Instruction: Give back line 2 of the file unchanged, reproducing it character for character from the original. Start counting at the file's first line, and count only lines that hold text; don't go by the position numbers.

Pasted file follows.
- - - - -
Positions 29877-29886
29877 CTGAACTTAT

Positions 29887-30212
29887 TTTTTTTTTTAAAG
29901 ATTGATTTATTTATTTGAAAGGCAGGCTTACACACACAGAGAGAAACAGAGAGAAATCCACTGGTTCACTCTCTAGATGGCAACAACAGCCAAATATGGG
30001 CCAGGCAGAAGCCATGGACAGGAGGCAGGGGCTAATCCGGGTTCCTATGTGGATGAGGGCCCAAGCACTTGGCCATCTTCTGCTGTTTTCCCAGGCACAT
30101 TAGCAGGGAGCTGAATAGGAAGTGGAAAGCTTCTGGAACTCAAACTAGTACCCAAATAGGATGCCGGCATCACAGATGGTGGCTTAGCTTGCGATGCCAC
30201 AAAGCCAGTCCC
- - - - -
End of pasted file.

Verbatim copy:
29877 CTGAACTTAT